Susan Danko has chosen purple, violet, and blue-purple hues, along with a muted gold, to dominate in this painting. She blends these in swirling clouds as a background to the more graphically rendered vines, shrubs, flowers, and webbing that pulse around the edges of the canvas. A subtle but emphatic burst of energy in the distance unite the differing forms. The title, Multiflora, refers specifically to the Multiflora rose, an invasive species unwelcome in the Eastern U.S. because it forms dense thickets that degrade natural environments and reduces native plant and wildlife diversity.
The title’s literal translation, “multiple flowers,” can also refer to other plant invasives, which have worked their way into Danko’s two- and three-dimensional creations. Her work also focuses on how we have degraded our natural environment and created conditions for extreme weather: A stunning assemblage of cut painted paper, Debris Cloud (pictures of this work in progress and complete are featured on this page) evokes notions of storm, junk, and ocean detritus in a dense accumulation of abstract shapes, again both fascinating and threatening.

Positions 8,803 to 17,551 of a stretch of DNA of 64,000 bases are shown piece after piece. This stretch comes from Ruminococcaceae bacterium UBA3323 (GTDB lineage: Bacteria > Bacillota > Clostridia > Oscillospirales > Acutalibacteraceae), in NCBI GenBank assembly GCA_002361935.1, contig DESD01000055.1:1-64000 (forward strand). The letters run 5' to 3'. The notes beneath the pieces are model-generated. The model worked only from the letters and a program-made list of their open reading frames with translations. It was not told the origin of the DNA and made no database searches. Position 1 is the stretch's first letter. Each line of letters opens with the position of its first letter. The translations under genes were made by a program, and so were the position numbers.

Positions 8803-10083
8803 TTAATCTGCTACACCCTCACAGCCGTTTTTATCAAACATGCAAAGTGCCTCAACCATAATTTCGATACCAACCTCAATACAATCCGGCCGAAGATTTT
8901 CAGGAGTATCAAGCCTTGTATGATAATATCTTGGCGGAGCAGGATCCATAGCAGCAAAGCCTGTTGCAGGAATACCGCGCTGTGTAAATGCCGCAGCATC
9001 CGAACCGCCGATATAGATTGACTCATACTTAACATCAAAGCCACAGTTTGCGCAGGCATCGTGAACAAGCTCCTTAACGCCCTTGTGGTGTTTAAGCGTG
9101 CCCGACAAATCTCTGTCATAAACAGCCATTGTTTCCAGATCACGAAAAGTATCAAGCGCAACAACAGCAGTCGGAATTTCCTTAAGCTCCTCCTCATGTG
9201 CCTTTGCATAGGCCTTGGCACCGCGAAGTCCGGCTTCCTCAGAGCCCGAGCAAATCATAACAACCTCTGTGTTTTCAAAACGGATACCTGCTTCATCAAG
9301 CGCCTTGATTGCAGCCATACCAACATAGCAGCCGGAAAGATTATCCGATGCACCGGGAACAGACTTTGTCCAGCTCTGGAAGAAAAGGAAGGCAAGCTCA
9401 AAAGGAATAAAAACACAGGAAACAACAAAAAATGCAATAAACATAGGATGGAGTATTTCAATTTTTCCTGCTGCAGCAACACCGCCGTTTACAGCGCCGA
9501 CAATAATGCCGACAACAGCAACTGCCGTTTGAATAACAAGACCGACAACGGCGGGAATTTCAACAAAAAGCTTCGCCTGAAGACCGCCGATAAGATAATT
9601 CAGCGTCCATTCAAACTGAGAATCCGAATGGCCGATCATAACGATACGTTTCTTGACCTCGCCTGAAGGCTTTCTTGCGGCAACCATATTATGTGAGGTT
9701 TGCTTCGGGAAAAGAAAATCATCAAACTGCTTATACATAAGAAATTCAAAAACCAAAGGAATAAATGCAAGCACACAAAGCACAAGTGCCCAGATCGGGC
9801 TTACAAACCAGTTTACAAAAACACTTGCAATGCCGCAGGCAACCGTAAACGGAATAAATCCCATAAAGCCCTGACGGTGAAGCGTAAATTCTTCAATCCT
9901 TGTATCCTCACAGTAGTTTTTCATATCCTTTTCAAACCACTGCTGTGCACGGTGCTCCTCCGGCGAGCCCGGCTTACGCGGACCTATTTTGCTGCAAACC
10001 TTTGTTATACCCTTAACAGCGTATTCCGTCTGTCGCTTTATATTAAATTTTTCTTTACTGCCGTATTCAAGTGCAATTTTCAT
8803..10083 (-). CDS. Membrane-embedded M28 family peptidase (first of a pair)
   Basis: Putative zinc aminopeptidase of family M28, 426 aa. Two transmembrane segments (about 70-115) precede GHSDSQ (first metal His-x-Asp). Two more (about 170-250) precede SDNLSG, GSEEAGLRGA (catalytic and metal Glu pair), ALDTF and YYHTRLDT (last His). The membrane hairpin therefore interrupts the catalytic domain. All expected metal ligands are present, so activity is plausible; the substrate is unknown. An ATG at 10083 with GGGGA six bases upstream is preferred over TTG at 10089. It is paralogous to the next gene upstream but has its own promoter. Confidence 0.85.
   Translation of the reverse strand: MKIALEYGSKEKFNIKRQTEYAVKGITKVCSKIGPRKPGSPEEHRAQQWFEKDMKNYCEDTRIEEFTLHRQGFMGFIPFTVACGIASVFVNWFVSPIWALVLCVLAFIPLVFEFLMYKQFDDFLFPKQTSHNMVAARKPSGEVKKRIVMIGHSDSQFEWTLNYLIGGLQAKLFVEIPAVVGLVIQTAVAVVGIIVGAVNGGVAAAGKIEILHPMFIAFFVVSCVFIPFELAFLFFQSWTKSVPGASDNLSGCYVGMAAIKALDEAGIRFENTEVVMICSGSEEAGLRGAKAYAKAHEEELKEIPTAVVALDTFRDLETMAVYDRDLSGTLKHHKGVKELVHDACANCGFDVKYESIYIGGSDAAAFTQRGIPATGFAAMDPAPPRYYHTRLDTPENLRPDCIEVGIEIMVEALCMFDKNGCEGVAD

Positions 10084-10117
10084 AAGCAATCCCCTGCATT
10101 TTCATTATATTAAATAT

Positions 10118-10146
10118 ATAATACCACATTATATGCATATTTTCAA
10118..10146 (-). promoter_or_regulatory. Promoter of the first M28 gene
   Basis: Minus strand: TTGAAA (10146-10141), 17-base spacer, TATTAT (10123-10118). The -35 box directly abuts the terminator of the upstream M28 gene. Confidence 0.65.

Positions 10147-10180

Danko’s recent work highlights this paradox: These environmental threats can appear to be beautiful, but that beauty only disguises their actual and potential capacity to destroy. On the basis of works like these, she was selected in the summer of 2020 for an artistic residency in the Shenandoah National Park.